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BASIC PRINCIPLES RF Symposium March 24, 2015

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Presentation on theme: "BASIC PRINCIPLES RF Symposium March 24, 2015"— Presentation transcript:

1 BASIC PRINCIPLES RF Symposium March 24, 2015

2 Export Controls Export Controls are U.S. laws that regulate the distribution of items, technology, services, and information, including items and technology used in research, for reasons of foreign policy and national security. Export Control Laws apply to all U.S. persons where ever located.

3 Regulations Department of State (DoS), International Traffic in Arms Regulations (ITAR), U.S. Munitions List (USML) controls defense articles, defense services and technical data. Department of Commerce (DoC), Export Administration Regulations (EAR), Commodity Control List (CCL), controls commercial and dual use commodities, technology and software.

4 Regulations continued
Department of Treasury, Office of Foreign Asset Controls (OFAC), sanction and embargo programs. Other federal agencies have export control authority, Nuclear Regulatory Commission, Department of Energy, Center for Disease Control, Food and Drug Administration, Drug Enforcement Agency.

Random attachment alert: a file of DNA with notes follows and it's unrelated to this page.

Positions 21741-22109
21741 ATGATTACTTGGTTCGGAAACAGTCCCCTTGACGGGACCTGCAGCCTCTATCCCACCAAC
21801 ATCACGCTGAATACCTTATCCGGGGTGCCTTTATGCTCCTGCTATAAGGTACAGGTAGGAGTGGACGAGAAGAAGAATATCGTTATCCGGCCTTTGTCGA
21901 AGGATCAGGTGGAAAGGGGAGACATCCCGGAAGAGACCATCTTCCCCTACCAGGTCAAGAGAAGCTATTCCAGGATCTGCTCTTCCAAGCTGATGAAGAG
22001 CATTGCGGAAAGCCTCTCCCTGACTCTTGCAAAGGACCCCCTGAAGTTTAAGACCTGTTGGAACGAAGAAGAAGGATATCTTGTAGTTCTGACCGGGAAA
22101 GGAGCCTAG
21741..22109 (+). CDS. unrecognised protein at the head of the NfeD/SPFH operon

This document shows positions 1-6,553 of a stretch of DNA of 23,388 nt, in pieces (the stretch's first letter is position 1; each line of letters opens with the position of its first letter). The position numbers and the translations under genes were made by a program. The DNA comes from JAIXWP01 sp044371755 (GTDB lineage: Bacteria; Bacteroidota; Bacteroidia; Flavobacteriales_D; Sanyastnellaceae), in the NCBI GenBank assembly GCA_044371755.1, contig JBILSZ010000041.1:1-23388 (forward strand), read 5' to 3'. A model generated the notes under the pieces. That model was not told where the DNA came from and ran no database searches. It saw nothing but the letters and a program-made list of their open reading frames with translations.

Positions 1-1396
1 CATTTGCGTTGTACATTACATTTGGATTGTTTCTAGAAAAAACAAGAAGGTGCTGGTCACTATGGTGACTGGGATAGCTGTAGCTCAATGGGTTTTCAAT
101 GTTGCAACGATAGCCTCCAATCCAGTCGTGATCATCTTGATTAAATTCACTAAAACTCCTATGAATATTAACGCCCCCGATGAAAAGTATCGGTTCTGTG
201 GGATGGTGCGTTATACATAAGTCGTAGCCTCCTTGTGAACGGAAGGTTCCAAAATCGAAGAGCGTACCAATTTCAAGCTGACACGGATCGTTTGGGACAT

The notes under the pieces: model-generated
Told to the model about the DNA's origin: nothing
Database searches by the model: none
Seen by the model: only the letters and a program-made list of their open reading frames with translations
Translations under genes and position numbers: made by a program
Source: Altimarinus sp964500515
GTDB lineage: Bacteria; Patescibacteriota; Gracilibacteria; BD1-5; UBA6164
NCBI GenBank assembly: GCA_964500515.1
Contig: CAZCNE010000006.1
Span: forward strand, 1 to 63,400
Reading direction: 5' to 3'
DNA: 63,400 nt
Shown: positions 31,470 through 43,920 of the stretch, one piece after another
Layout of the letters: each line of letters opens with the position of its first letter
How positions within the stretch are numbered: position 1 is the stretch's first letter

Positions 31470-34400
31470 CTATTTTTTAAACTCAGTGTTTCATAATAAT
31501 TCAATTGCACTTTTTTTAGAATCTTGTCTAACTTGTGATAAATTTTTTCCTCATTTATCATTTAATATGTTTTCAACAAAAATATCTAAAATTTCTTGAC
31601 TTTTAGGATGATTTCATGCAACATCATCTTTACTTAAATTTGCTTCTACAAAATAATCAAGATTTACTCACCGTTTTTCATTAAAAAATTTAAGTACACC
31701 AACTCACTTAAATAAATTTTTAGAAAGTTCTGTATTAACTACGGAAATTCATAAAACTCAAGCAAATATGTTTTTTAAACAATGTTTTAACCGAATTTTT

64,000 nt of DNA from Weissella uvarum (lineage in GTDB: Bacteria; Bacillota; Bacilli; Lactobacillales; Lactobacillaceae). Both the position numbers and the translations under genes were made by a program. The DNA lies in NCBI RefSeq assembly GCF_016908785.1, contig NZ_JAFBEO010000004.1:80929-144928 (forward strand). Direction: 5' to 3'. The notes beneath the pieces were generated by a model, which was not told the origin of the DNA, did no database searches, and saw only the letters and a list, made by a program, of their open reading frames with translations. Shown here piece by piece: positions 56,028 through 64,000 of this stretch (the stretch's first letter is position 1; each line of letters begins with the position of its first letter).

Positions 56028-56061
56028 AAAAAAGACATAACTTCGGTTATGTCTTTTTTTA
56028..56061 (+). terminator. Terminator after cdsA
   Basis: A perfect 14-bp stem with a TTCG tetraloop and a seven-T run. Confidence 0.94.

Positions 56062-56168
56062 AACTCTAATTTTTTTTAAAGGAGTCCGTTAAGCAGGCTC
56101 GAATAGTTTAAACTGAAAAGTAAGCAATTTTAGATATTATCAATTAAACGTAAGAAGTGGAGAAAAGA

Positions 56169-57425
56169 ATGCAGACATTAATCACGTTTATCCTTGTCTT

5 Examples Items: Night vision goggles, biologics and viruses, stun guns, GPS, high speed computers, lasers, cameras, amplifiers, chemicals, underwater equipment. Technical Data/Technology: blueprints, plans, diagrams, models, formulae, tables, engineering designs, manuals and instructions written or recorded.

6 Examples continued Technical Assistance: instruction, skills training, working knowledge, consulting services. Defense Services under the ITAR. Software: Information security equipment software, information security software, information technology support software, CAD software for semiconductors and integrated circuits, acoustic beam forming software.

7 EAR99 Commercial items: Not specifically designated on the CCL.
Not subject to the jurisdiction of another federal agency (military items and nuclear items). Not otherwise excluded – not publicly available. EAR99 items can be exported to most locations without a license. Need to review for embargoes, sanctions, restricted party status, and end-user intent.

8 Ways to Export Export: actual shipment or transmission of item out of the U.S. Deemed Export: release of an item(usually technology or software) to a foreign national within the U.S. Can be through visual inspection, oral exchange, electronic/digital exchange or by practice/application (for example training). Re-Export and Deemed Re-export